Working in digital environments has always been challenging from a security perspective. Starting with the COVID-19 pandemic and lockdown measures, even more citizens had to depend on digital means, for both personal and professional purposes – a context in which security has become an ever-increasing concern. The current Guideline is dedicated to both individuals (teachers, students, teleworkers, parents or everyday digital citizens) and organisations (Civil Society Organisations, Small and Medium Enterprises, freelancers) – aiming to ensure minimum safety measures for everyone, explaining the basics and providing examples that could make the digital transformation more accessible to all users.
Long passwords / 2FA
- Six or more WORDS for PC / six or more numbers for your phone
- Turn on “two-factor” or “two-step” authentication on online accounts
- Safeguard your passwords
- Don’t reuse passwords
- Use a password manager if possible.
Be aware of who has access to your data and which data you share
- Assess the tools you use.
- Check your privacy settings on your social network accounts.
- Monitor your accounts for suspicious activity.
- Read more about how to better control your data traces.
Pay attention to what you click on
- Avoid clicking on suspicious links and email attachments.
- Avoid submitting sensitive information through links sent by unknown third-party.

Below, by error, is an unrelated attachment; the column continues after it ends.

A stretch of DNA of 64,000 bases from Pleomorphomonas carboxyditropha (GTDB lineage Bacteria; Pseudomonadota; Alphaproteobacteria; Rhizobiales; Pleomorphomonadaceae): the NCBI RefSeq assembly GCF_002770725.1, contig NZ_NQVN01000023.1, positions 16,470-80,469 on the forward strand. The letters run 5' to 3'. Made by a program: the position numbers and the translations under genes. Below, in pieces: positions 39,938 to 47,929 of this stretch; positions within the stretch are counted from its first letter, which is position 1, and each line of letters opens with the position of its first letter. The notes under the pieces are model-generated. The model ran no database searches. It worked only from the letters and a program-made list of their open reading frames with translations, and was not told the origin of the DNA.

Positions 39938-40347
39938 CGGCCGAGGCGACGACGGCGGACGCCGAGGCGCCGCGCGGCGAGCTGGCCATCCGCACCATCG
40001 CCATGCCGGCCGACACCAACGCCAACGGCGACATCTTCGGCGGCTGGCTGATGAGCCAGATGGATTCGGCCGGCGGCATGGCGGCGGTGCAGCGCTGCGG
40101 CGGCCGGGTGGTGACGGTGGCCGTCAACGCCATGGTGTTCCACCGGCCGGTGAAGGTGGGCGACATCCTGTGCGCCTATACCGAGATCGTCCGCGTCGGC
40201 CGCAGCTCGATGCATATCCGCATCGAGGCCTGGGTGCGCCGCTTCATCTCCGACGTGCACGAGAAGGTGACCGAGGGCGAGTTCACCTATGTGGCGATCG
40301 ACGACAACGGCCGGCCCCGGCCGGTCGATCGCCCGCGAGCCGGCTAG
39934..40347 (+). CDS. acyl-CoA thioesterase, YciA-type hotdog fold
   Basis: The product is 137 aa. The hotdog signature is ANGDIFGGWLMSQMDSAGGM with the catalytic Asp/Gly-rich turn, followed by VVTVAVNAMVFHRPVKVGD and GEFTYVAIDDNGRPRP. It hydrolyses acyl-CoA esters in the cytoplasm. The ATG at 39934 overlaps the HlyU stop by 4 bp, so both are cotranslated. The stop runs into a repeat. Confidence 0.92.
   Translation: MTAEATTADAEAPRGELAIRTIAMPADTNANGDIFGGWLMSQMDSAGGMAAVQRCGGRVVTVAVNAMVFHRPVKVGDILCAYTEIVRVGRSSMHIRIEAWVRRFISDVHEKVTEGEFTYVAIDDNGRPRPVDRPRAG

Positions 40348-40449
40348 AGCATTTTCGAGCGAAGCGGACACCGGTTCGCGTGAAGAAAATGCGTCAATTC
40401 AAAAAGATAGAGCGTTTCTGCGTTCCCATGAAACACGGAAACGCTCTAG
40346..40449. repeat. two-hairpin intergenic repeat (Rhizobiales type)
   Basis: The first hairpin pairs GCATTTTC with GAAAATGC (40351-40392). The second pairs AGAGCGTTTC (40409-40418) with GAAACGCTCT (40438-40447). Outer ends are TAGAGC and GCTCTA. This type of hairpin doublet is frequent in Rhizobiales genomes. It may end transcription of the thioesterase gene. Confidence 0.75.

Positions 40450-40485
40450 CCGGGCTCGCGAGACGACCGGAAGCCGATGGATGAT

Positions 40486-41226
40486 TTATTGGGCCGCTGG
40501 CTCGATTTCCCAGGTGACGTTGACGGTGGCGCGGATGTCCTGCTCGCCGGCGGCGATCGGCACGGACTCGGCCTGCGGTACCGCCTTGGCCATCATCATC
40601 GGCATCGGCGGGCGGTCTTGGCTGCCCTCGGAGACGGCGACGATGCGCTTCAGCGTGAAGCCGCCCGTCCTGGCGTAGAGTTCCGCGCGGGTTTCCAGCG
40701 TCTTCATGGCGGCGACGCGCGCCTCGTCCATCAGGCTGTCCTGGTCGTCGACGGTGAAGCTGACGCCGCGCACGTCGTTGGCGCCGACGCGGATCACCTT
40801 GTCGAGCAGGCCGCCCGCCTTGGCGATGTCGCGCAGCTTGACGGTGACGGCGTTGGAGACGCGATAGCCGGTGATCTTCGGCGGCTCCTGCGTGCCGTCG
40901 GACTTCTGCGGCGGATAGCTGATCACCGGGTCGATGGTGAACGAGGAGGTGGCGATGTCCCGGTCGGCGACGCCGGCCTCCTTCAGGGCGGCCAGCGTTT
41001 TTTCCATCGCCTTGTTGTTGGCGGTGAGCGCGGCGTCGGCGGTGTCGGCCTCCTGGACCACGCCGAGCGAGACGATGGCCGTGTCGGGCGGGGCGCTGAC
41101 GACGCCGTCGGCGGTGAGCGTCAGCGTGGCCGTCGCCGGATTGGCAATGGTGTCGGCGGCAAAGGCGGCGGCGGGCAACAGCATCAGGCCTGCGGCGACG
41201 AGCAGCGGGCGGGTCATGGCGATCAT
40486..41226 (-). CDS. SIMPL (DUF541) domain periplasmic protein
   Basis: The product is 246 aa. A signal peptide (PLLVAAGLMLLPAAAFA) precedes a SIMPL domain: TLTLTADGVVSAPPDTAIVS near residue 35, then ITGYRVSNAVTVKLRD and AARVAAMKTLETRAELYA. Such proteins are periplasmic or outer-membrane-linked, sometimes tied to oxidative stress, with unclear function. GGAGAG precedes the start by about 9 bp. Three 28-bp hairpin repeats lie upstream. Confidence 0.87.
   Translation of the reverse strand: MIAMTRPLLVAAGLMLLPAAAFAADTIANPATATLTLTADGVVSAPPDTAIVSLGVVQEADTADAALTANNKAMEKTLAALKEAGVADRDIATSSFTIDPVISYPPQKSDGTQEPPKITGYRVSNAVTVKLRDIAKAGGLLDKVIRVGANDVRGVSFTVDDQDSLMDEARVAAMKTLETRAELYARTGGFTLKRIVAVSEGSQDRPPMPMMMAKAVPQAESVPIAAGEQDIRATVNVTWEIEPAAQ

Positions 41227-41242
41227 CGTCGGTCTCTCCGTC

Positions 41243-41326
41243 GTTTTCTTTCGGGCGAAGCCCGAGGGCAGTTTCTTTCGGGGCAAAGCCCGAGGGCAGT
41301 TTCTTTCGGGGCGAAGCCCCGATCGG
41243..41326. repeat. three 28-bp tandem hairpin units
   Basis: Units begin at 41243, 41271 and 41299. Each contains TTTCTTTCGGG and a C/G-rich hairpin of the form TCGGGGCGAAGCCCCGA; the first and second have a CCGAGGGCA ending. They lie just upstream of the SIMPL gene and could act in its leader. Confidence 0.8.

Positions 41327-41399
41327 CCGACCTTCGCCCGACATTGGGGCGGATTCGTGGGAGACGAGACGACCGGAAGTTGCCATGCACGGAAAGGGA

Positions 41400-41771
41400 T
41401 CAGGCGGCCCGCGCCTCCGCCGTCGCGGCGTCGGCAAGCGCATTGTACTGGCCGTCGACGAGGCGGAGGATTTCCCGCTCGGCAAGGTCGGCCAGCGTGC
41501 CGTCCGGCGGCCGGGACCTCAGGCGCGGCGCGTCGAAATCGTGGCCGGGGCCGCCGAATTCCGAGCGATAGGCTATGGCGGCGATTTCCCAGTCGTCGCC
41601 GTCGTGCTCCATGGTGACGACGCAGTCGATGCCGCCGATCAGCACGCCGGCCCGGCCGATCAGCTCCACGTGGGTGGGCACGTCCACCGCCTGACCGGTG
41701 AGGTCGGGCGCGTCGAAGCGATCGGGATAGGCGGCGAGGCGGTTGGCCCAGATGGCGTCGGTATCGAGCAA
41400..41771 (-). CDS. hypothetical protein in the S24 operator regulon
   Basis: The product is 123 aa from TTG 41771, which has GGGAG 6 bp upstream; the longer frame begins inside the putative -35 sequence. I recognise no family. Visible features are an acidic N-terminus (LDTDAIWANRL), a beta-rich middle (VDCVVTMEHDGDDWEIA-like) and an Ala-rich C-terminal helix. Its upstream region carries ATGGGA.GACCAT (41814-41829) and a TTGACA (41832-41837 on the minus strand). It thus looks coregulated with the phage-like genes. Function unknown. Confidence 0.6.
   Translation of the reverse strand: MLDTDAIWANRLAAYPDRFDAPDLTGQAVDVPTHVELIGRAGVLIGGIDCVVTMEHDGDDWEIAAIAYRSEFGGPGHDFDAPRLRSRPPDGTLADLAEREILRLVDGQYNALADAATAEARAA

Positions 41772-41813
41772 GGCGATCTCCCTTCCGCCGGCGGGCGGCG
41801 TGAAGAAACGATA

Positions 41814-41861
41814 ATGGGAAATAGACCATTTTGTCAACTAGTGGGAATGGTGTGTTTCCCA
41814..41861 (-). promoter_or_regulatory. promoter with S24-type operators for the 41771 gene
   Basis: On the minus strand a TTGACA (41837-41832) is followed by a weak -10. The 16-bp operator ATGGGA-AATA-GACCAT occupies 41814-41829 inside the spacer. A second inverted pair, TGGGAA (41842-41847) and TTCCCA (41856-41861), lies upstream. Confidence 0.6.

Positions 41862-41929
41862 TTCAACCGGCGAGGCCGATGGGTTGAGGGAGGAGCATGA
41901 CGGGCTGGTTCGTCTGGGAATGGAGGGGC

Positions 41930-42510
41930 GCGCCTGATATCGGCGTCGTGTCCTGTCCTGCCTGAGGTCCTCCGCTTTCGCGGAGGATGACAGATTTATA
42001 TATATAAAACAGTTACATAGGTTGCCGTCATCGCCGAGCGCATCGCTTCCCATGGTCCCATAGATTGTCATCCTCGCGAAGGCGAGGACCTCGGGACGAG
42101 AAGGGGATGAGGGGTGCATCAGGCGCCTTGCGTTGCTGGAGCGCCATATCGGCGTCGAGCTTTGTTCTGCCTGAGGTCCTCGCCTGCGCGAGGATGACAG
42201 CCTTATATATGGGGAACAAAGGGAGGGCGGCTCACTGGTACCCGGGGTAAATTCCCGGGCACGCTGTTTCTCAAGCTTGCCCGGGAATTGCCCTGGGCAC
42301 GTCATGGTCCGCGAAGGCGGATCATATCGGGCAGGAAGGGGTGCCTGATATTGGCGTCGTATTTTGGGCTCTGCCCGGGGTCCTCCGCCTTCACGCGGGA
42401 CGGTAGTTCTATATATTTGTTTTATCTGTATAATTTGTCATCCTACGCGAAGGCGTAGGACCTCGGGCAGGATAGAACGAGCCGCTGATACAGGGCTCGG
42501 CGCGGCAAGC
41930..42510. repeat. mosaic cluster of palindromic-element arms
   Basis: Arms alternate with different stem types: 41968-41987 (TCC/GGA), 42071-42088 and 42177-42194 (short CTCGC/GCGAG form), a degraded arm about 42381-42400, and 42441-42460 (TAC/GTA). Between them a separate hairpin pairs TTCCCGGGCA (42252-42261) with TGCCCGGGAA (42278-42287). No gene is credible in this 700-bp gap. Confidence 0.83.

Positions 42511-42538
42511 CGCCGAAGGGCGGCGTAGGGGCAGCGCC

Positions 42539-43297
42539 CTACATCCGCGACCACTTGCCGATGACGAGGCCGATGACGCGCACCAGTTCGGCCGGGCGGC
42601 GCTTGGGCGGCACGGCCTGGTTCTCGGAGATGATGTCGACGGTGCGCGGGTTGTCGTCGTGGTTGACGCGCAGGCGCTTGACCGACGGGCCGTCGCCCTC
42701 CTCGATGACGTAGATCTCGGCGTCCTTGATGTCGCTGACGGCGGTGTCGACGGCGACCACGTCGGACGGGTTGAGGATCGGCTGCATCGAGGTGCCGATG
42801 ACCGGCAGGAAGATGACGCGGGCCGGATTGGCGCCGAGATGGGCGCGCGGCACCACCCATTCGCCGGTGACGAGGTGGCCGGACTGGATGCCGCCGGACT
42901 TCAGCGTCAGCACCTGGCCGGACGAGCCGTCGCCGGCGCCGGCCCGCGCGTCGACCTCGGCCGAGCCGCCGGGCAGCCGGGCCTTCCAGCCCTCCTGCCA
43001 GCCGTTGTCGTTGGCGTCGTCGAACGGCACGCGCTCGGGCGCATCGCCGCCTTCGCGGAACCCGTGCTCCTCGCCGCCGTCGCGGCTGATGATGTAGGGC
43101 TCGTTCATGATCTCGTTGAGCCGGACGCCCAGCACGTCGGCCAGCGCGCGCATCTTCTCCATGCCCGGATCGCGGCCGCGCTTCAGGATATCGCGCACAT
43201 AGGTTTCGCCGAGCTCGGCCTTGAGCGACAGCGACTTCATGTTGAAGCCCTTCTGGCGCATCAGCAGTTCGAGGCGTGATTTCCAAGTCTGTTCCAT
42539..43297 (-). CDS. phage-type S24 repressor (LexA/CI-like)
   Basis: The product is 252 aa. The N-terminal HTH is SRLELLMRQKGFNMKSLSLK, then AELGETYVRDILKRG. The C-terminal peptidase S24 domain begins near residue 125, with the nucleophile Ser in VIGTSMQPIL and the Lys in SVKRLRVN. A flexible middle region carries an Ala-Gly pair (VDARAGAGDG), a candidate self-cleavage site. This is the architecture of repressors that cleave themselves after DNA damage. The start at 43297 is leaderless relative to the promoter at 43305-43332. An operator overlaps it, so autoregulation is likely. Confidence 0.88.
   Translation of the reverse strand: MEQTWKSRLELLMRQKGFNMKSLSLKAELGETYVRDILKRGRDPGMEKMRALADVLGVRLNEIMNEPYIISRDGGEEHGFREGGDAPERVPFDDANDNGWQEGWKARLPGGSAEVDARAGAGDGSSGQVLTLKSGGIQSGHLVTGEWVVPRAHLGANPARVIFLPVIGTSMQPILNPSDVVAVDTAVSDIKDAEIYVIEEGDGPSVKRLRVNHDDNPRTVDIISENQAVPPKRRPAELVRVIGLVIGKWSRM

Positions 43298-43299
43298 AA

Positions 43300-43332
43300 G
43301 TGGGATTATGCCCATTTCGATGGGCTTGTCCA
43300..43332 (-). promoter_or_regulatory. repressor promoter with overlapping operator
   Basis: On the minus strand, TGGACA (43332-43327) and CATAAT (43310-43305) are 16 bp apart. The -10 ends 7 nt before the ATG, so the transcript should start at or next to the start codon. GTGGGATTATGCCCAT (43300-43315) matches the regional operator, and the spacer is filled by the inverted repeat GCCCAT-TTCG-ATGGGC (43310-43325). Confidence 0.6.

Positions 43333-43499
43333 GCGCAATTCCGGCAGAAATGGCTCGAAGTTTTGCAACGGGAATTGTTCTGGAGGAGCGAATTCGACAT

- If possible, manually type the website URL in your browser instead of clicking a link in order to avoid phishing.
- Only install apps from trusted sources.
Backup your data
- PC – use USB sticks, external hard disk or NAS.
- Smartphone – check settings and decide what, where and how often you save your data.
- Organisation’s website – local copy, backup policies provider and CMS.
- Find the pros and cons of each option and more.
Keep Your Device Secure & Updated
- Keep your device’s operating system updated.
- Use web browsers that receive frequent automatic security updates.
- Encrypt sensitive data.
- Don’t use the Internet on PCs without antivirus.
- Use a firewall in order to protect your PC from external attacks. Read more about what a firewall does.
- Use a VPN – Virtual Private Network. If your organisation doesn’t have one, you should read this guideline.
- Organisation’s website – local copy, backup policies for provider and CMS.
Protect sensitive data
- Be aware of sensitive data, personal information and GDPR rules.
- Keep sensitive data in a secure place.
- Use encryption when storing or transmitting sensitive data. Read more on this topic.
Know what to do if you become a cyber victim
- First thing change your password.
- Control other accounts connected with the attacked profile.
- Report to national competent authorities, for Romania CERT.RO and Romanian police.
- Alert the bank if you have issues with your credit card or you shared information about Internet banking with suspect entities.
- Report the scam/fraud directly on the platform you used to open “the offer”.
Separate your private life from your professional life
- Don’t use your social media private profile for your association/organization too.
- Don’t use your personal email address for work-related activities.
- You should not use Yahoo, Gmail or other generic email platforms. If you have the resources, invest in a personalized domain name.